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Terror and tragedy have been so rife in the news lately, it’s enough to drive one mad. But what’s more maddening are some of the responses to these disasters. Read the online comments section after any calamitous news story — Boston, Texas, the ricin attacks, you name it — and what you will read is blame. That’s where our minds go, instantaneously. Something bad has happened. Someone must be blamed.

All too often, we let the blame fall widely, ludicrously. I’ve seen the Boston terror attacks blamed on Obama, on liberals, on Illuminati conspiracies. The Westboro Baptist “Church” (and yes, they deserve the ironic quotes) would have you believe that our own godless acceptance of gays is at fault. Enough already.

Even worse is the sport of blaming victims. In the wake of Steubenville, two young women (Rehtaeh Parsons and Audrie Pott) committed suicide after being raped and finding out their attackers took and distributed photos of the attacks. Read the comments sections related to their stories, and you will see the word “slut” featured prominently. There is a consensus among some of us that these girls got what they deserved because they drank too much alcohol and passed out at a party.

To these people I would like to say this: If a girl deserves to be raped because she passes out at a party, what then does a boy who passes out at a party deserve? What do you yourself deserve when you make a foolish mistake? Girls who drink too much are guilty of nothing more than youthful stupidity. Since when does that carry the death sentence?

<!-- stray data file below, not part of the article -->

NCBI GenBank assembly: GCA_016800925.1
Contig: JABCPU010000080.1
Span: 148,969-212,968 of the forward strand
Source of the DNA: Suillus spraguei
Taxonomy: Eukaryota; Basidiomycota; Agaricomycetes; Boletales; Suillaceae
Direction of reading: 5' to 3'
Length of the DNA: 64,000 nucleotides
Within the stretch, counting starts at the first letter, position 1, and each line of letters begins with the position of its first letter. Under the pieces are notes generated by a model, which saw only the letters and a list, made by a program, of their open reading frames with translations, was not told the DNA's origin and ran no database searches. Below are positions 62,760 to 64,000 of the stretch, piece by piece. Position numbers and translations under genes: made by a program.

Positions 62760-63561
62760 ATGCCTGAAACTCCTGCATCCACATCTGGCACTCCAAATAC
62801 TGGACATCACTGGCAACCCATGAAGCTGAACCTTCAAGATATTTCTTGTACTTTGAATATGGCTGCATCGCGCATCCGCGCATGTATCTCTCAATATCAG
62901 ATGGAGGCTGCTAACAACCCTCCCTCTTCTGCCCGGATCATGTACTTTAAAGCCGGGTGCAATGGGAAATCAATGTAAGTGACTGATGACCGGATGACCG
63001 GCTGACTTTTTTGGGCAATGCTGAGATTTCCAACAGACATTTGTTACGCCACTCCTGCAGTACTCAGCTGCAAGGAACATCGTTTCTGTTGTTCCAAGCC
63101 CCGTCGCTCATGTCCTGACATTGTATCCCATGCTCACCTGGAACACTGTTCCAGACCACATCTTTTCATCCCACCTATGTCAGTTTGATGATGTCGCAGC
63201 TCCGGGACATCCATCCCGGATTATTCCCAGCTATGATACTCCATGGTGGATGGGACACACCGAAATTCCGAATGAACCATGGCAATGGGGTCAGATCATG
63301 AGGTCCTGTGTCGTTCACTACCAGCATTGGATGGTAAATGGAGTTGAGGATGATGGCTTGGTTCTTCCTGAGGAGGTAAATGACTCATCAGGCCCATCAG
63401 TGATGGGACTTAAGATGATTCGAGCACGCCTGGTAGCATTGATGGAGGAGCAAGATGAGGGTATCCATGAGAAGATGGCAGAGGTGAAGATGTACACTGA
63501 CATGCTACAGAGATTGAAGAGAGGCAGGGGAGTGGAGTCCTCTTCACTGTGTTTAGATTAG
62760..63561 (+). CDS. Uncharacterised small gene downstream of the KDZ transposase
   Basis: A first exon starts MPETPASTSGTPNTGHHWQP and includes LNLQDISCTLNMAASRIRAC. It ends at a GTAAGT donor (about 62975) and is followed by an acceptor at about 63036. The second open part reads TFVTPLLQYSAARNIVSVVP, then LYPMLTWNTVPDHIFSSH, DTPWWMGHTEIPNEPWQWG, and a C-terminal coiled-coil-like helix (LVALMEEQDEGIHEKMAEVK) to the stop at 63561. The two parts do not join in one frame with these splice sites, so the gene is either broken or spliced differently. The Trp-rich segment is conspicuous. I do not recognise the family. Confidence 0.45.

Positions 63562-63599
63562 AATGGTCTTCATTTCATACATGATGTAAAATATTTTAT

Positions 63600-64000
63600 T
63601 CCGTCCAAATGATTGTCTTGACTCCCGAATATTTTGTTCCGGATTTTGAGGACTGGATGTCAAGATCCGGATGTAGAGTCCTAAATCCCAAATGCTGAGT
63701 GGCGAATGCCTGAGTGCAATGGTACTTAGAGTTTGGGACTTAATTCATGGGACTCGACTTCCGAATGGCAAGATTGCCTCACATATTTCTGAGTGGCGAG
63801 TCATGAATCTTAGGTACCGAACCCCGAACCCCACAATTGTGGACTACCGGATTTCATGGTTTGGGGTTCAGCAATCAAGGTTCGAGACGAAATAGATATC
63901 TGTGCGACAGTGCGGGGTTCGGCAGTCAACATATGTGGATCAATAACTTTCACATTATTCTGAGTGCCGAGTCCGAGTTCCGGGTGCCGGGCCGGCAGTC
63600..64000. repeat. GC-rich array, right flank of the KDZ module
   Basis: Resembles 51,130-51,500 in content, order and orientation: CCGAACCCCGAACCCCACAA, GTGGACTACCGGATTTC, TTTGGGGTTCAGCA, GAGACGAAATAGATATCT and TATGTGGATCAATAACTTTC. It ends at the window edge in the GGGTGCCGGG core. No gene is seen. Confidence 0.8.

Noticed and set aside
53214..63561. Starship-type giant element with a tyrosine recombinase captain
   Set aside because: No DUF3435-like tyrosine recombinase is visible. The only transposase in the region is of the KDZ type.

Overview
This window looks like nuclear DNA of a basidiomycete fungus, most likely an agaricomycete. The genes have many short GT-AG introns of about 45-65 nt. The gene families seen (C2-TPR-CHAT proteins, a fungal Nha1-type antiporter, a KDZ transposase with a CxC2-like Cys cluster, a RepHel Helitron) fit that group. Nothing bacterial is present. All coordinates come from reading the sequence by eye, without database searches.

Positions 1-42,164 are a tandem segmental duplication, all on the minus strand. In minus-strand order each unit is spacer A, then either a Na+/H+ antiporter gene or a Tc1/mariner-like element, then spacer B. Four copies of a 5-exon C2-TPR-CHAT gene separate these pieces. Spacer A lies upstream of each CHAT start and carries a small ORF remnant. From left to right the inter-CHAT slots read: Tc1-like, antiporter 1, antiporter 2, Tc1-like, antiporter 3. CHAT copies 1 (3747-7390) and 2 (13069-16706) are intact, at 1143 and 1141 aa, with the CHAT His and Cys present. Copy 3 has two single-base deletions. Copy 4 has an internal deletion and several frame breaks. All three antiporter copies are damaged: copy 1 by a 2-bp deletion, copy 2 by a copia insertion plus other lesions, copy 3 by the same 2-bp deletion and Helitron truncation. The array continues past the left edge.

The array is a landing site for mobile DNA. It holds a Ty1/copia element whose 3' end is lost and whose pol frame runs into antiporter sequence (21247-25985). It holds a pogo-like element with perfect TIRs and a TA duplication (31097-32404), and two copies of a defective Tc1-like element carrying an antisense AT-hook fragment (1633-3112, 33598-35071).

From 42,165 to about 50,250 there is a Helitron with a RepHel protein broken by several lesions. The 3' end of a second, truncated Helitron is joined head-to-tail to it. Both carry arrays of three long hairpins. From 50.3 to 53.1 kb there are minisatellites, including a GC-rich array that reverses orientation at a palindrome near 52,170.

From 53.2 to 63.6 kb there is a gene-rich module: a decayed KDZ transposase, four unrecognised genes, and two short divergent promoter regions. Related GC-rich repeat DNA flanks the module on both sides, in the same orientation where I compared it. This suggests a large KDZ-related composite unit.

More radically, I want to say this: No one deserves to have violence done to them. Even if I decide to strip naked and walk up and down the street carrying a sign that says, “Rape me,” I do not deserve to be raped. I might need to be taken to a mental health facility for intensive therapy, but I don’t deserve rape. No one does. If we judge others with narrow-minded harshness, what are we saying about ourselves? What happened to forgiveness, to mercy, to empathy? For a so-called Christian nation, we seem to have forgotten the very basics of Christian love and charity.

In the weeks ahead, a lot of blame is going to be bandied about. Let’s make sure not to rush to judgment. Let’s make sure we don’t dump our blame on whoever is convenient or politically expedient. Let’s not blame the victims.

We will need a sober head and a cool temperament to deal with all the evil that’s going down. Here’s hoping we remember that.


Have a Mary Little Christmas

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